"Capital Economics had previously predicted that rates would peak at 5.5%, lower than previously forecast and so perhaps this will never be materialised. This is likely to be followed by continuing falls in mortgage rates, which is good news for borrowers"
- Sarah Thompson - Mortgage Scout
Since the Bank of England base rate started making large jumps around the middle of last year, mortgage rates have increased significantly from the historic lows that borrowers had enjoyed since early 2015, when the average two-year fixed rate dropped below 2% and the average five-year fixed went sub-3%.
By the autumn of 2021, average two-year fixed mortgages were just 1.2%, with some borrowers able to access a rate of below 1%, and average five-year fixed rates were less than 1.3%.
But in December 2021, the bank rate started to rise from its all-time low of 0.1% and mortgage interest rates followed suit, as is the norm. Some mortgage rates spiked to over 6% following the Conservatives’ disastrous mini-budget last September, although they did start to fall again once Rishi Sunak took over as leader.
By the time we entered 2023, the average two-year fixed mortgage rate was just under 5.8% and the Bank Rate stood at 3.5% with experts predicting further increases before the summer.
What’s happened to mortgage interest rates so far this year?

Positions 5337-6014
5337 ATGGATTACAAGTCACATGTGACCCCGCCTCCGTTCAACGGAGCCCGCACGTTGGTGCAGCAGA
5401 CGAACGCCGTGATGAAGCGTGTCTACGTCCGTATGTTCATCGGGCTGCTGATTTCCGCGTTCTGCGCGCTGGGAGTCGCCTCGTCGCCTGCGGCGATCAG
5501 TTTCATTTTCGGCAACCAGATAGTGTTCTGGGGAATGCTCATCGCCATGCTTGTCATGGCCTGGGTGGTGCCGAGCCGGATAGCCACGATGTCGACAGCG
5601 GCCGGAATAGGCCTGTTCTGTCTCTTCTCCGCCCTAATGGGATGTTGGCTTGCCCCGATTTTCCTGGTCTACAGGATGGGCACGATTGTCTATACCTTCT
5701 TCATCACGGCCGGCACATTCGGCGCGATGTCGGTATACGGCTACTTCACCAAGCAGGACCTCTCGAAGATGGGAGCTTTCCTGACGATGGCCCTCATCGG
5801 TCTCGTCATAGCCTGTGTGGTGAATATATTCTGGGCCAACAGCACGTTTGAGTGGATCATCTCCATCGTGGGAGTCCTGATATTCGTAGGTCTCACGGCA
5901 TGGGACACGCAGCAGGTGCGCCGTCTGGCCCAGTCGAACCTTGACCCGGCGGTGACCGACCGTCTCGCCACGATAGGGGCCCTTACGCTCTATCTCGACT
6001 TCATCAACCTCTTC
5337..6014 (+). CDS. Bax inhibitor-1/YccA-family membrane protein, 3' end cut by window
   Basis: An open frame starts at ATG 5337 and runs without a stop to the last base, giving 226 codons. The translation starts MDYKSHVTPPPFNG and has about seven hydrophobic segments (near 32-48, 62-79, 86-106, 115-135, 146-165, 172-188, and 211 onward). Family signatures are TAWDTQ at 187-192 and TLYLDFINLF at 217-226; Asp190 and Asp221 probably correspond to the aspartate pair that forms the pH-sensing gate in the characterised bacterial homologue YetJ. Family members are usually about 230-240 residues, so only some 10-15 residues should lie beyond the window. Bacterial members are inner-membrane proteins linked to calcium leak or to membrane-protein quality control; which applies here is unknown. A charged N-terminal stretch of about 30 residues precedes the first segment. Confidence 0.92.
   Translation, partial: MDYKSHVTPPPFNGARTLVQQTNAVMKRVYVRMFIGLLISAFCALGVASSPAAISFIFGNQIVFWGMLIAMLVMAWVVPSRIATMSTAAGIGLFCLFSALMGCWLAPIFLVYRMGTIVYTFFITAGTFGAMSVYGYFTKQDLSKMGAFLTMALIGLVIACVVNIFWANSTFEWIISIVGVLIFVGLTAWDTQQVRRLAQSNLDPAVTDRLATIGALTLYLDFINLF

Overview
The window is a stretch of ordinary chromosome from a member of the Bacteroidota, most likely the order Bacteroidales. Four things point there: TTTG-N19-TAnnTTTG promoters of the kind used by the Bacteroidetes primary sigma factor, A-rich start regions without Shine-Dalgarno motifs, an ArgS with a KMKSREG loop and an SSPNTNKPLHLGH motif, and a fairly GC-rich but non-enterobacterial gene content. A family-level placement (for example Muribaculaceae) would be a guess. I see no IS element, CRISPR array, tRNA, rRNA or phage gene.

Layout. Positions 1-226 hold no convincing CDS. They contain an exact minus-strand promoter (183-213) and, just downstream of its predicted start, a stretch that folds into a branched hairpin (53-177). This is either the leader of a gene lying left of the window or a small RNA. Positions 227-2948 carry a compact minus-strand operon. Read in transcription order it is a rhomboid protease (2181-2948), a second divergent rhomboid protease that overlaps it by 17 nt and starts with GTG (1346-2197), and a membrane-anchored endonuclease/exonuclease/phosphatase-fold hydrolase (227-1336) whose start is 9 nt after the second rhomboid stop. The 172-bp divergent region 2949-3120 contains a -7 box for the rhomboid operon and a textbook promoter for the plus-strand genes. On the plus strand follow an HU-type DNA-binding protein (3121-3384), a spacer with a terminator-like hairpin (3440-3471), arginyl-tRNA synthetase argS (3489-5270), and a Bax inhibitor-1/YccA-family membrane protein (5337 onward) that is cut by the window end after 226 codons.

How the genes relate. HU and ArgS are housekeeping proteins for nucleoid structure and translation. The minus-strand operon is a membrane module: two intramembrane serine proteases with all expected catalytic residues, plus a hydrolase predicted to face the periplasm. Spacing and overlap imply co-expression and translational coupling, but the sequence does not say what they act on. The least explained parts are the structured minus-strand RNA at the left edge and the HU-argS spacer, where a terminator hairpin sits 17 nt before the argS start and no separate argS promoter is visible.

At the start of the year, even with the bank rate rising and inflation still high, mortgage rates continued their steady decline from the November 2022 peak. In February, two and five-year fixed rates were 5.44% and 5.2% respectively, then in March, those figures dropped to 5.32% and 5%.
But by May, as repeated base rate increases failed to have an impact on inflation, lenders began to backtrack and in mid-June, the average two-year fixed mortgage rate rose to over 6%.
Individual rates have started to come down again
However, that is just an average figure, and the good news is that individual rates have started to come down again, mainly thanks to significant falls in the rate of inflation, which is now expected to reduce to 5% by the end of this year and then reach the target of 2% by the start of 2025.
In July, HSBC became the first high street lender to announce that it was making some cuts to its fixed-rate products, with other major lenders – including Nationwide, Barclays and Virgin Money - following suit over the next month. As it stands in September, first-time buyers can access five-year fixed rates at well under 6% and two or three-year fixed products at slightly above 6%.
Five-year rates are lower than two-year rates
It’s worth noting that it’s fairly unusual for a five-year rate to be lower than a two-year one, as has been the case for around a year now. This is the strongest possible indication that lenders do believe the base rate will fall significantly in the future.
Despite a 14th consecutive increase at the start of August, to 5.25% we have now, as of 21 September, seen the first freeze in 15 months. Capital Economics had previously predicted that rates would peak at 5.5%, lower than previously forecast and so perhaps this will never be materialised. This is likely to be followed by continuing falls in mortgage rates, which is good news for borrowers.
Speak to a broker
There are so many variables to consider, that if you want to buy or need to remortgage this year, we think it’s well worth talking to a mortgage broker sooner rather than later, allowing at least six months to go through the remortgage process.
Mortgage applications can be held up if documents are missing, so make sure you gather what is required and provide them with all the necessary information as soon as possible.